Call for road jobs

South West industry representatives have called for clear procurement targets before construction begins on the $852 million Bunbury Outer Ring Road after concerns were raised about the definition of 'local'.

The concerns were voiced during an employment forum for the project, lead by project director Mark Hazebroek.

Apprentice and Traineeship Company chief executive officer Stan Liaros questioned Mains Roads' staff on what constituted local content and whether targets had been set, questions met with applause from the majority of the 100 attendees.

"I would like some assurances, could you identify what local means?," he said.

"Is it about organisations that have been here for a long time and have head offices here? Is it about organisations that have come across from the eastern states, set up an office here and are local for all intensive purposes and then skedaddle when the project is over?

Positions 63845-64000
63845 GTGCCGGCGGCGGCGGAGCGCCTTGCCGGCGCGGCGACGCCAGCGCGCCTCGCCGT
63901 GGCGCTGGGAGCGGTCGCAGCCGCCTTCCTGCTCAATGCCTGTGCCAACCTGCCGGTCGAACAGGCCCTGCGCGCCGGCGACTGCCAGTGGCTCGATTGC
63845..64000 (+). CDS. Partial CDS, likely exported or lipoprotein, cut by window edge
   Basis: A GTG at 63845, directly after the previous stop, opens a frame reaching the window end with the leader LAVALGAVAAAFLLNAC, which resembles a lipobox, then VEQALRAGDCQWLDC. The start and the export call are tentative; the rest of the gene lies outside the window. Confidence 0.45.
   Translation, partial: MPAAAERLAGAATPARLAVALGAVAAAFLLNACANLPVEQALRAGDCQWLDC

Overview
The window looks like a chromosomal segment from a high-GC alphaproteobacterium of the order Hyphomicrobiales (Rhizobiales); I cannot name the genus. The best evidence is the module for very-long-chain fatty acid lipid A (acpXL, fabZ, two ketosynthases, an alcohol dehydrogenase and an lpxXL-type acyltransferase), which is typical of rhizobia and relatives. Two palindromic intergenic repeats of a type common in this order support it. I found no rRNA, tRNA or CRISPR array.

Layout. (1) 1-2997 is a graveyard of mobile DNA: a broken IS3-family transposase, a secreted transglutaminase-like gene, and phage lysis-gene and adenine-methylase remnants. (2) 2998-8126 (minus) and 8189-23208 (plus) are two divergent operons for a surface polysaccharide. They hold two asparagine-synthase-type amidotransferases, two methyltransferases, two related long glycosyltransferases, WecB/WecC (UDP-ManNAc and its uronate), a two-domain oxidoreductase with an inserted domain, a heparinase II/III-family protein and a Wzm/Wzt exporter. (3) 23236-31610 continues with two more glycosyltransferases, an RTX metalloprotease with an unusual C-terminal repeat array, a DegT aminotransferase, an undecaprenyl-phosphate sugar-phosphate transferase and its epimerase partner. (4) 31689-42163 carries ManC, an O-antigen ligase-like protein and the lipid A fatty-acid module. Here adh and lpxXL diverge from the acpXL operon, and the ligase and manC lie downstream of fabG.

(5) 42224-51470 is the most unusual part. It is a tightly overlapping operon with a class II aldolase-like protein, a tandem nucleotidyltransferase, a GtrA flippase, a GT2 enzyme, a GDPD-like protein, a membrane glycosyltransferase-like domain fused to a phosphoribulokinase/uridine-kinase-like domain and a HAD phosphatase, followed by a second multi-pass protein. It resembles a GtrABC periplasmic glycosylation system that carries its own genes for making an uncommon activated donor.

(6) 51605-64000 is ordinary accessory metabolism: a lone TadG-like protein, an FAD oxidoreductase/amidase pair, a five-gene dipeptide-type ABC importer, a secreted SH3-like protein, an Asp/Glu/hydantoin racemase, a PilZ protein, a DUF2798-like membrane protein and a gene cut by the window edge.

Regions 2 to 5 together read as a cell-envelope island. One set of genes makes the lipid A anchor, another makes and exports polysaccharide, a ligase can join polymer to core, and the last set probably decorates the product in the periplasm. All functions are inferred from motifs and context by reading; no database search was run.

"That is absolutely crucial. If we don't have targets, if we don't actually commit and are able to measure against it, then it loses credibility.

"I believe that most people in this room would be very keen to work out what local means and how committed you are to looking at that."

Bunbury-Geographe Chamber of Commerce and Industry president Rob Skipsey echoed Mr Liaros' sentiments and insisted the region had the capacity to support the project.

Under the WA Jobs Act 2017, 'local industry' is defined as "suppliers of goods produced, or services provided, in WA, another state, a territory or New Zealand" - a definition consistent with the national procurement agreement.

Mr Hazebroek said that the organisation needed to comply with the policy and suggested a working group be established to explore building in targets for local employment.

Following the meeting, a Main Roads spokesperson said maximising local business participation was a key objective for the project and, as a result of the feedback at the local industry forum, it intended to establish a working group to work with local businesses to determine if targets are required and how they could be achieved within current government policy parameters.

Forrest MP Nola Marino told the forum she wanted to see as much of the $680 million in federal government funding stay in the region as possible.